Wednesday, August 19, 2009

Gay Rights = Smoker's Rights

I'm not a smoker, but I think it's time for someone to stand up for smoker's rights. For several years now smokers have had many of their civil rights denied them. Here's a short list:

1. The right to peaceably assemble.
Local and state laws have increasingly barred smokers from assembling with other smokers in the gamut of public places.

2. Right to Privacy.
A high court in Florida has decided that a smoker can have "no legitimate expectation" of the right to privacy.

3. The right to work.
Hiring bans on smokers are legal in many states.

4. Right to housing.
Some states have banned smoking in private apartments and public housing.

5. Right to pursue happiness on private property.
In Rolling Hills, CA, local homeowners lost the right to have a smoke in their own yards.

The list goes on. Here on Guam smoking is banned in restaurants which I believe is an infringement on private property rights. Proprietors should be free to run their businesses as they see fit. No one is forcing non-smokers to visit their restaurant.

In the name of health the government is expanding its coercive powers on all fronts. Since most of us do not smoke, we didn't pay much attention when here on Guam they went after the restaurants. But as we can easily see from the example of other states, it will not stop there, as Bill 150 clearly shows.

Senator B.J. Cruz introduced Bill 150 which would raise the tax on tobacco products an extra 50%. I find it a bit amusing that the champion of civil rights for one particular group is leading the charge against the civil rights of another group.

As you know, Senator Cruz backed Bill 138 and introduced Bill 185 in the interest of securing civil rights for people with same-sex attraction. Since the introduction of Bill 138 in June, we have heard at length from proponents about how homosexuality is something that can't be helped, that gays and lesbians are just "born that way" and because of this helpless predilection society must recognize and grant them the right to marry whomever they choose.

Okay, let's say that it's true, that there is in fact a "gay gene", that homosexual behavior is something hard-wired into one's system and that same-sex attraction is as genetic as being Black or Mexican. Fine. But smoker's can make the same claim.

In an article published in the American Psychological Association's journal of Health Psychology in January of 1999, entitled ''Evidence Suggesting the Role of Specific Genetic Factors in Cigarette Smoking,'' psychologist Caryn Lerman, Ph.D., of the Georgetown University Medical Center and her co-authors demonstrated that a link exists between smoking behavior and the dopamine transporter gene (SLC6A3-9). In their study of 289 smokers and 233 nonsmokers, they found that individuals with an SLC6A3-9 genotype were less likely to be smokers than individuals without that gene.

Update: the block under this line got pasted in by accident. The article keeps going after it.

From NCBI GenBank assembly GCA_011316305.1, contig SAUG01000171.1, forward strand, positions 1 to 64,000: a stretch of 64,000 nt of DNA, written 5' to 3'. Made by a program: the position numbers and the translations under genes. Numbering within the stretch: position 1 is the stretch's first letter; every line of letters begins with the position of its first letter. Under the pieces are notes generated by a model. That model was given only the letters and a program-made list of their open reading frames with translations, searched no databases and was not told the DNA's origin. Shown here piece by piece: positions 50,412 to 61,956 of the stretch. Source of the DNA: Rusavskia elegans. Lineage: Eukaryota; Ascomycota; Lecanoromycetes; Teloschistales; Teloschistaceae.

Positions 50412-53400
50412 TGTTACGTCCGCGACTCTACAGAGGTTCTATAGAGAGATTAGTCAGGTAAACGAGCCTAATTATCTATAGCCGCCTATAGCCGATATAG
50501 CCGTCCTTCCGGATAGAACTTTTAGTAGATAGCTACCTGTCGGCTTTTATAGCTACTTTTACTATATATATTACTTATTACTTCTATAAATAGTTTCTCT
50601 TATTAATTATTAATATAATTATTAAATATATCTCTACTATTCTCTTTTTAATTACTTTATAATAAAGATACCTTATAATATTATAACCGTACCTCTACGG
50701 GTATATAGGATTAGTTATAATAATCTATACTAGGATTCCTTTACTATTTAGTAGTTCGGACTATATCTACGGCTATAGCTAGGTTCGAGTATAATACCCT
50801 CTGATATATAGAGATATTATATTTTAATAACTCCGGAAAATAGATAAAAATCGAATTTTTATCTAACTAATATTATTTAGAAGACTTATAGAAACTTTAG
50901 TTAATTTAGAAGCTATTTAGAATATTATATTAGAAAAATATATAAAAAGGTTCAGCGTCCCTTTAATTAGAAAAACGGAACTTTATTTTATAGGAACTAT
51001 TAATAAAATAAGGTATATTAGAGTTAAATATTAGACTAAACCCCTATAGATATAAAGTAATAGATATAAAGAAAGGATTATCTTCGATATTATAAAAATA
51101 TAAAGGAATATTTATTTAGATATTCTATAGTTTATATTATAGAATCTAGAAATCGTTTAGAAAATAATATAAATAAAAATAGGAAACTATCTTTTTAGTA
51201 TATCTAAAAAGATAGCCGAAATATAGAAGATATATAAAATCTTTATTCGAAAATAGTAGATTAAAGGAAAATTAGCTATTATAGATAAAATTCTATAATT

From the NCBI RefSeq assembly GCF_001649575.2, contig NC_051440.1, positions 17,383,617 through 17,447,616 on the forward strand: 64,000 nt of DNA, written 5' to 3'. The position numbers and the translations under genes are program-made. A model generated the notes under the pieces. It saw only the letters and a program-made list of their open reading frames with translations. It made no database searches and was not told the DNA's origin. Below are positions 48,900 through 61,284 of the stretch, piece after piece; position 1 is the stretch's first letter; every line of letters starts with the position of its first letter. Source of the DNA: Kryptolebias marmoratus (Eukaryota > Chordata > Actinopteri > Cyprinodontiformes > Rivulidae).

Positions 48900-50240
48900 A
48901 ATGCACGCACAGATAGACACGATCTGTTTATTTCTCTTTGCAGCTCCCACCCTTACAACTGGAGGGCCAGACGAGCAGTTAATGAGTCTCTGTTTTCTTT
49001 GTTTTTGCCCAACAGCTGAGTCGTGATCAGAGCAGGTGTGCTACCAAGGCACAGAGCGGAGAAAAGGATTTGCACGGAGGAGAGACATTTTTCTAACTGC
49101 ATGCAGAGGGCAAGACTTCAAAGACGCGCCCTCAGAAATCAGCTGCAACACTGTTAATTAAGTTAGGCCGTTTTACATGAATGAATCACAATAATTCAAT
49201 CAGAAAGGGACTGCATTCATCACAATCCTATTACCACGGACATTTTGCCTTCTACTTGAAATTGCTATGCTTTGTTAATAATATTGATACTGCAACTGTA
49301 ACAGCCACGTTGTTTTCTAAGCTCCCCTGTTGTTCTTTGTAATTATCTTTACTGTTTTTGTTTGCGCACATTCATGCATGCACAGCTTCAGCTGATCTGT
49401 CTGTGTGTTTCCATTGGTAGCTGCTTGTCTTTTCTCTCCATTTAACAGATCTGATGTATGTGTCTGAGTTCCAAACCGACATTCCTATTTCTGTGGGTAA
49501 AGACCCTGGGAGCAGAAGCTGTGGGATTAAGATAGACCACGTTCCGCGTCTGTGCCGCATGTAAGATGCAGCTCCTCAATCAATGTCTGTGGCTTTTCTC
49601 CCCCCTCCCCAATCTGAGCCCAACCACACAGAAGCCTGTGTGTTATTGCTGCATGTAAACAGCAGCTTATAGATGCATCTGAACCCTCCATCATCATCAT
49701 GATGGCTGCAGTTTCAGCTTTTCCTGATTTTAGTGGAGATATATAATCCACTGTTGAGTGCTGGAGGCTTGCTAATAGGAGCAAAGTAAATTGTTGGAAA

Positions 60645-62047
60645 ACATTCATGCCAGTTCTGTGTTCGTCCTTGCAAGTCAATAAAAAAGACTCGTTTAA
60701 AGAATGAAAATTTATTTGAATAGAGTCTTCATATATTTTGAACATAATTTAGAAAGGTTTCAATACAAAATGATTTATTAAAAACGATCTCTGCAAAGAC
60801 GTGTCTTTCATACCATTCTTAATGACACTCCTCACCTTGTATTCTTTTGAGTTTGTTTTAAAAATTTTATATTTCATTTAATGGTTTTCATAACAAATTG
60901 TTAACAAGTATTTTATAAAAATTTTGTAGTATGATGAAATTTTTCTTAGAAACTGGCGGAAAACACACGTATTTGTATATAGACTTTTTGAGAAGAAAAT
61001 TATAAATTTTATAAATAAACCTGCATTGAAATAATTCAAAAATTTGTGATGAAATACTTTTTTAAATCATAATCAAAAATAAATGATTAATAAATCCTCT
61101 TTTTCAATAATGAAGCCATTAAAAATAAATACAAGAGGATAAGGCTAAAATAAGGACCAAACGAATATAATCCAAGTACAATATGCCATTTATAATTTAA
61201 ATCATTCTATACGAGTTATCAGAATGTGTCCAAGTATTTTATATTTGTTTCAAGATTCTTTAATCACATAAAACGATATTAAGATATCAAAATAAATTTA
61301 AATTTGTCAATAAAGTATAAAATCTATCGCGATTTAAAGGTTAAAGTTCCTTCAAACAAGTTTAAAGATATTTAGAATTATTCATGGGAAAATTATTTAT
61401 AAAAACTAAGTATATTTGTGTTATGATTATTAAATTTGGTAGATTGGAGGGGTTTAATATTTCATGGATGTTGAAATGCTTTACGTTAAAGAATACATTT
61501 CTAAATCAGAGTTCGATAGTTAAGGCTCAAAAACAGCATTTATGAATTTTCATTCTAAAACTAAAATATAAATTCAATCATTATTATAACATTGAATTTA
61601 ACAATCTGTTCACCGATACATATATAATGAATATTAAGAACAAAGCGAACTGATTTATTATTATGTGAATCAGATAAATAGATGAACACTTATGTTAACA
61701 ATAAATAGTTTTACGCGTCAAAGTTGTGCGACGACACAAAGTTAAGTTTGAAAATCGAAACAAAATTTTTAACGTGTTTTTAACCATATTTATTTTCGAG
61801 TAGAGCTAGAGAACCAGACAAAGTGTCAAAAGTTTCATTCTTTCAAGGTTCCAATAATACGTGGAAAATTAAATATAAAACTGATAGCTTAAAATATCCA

And in their article, ''A Genetic Association for Cigarette Smoking Behavior,'' Dean H. Hamer, Ph.D., of the National Cancer Institute and colleagues found from examining 1,107 nonsmokers, current smokers and former smokers that the SLC6A3-9 gene was associated with certain personality characteristics that influenced a person's susceptibility of being able to start and stop smoking.

According to these studies, smokers are every bit as helpless as gays say they are. So why is Senator Cruz, the recognized champion of gay civil rights, bent on not only depriving these helpless people of their civil rights, but punishing them with a tax on top of it?

The primary rational for the war against smokers is the burden smoking places on health resources. In the Marianas Variety on 8/15/09, Senator Cruz stated “Considering the overwhelming scientific data showing numerous health-related problems associated with tobacco use, an increased tax on tobacco is definitely necessary to prevent people from smoking.”

I wasn't going to bring this up, but since Senator Cruz has taken to employing "scientific data", perhaps smokers should require scientific data of their own. At the public hearing for Bill 185 - the domestic partnership bill - I resisted inserting data from a report entitled The Health Risks of Gay Sex by Dr. John Diggs, Jr., M.D.

The medical data is detailed, graphic, scientific, and staggering. But as to the present topic, the study notes that while smokers lose an average of 13.5 years of their life, the average years of life lost for practicing homosexuals is 20.

I didn't bring up the study because for every study there is always another study. But since the proponents of Bill 150 want to bring up studies, then out of fairness, smokers should demand that similar studies be presented on the health risks of homosexual behavior and its potential impact on health care resources.

It could all be very scientific. The question is which puts more of a burden on health care, smoking or gay sex? You don't have to look far for the answer. According to National Institute of Health 2002, while 11 million people in America are directly affected by cancer compared to three-quarters of a million with AIDS, seven times more money is spent per patient on AIDS research than Cancer research.

If taxing tobacco products will reduce smoking as Senator Cruz claims, then taxing gay sex should do the same, don't you think? Of course such a proposition is ridiculous and I'm for leaving both groups legislatively alone.
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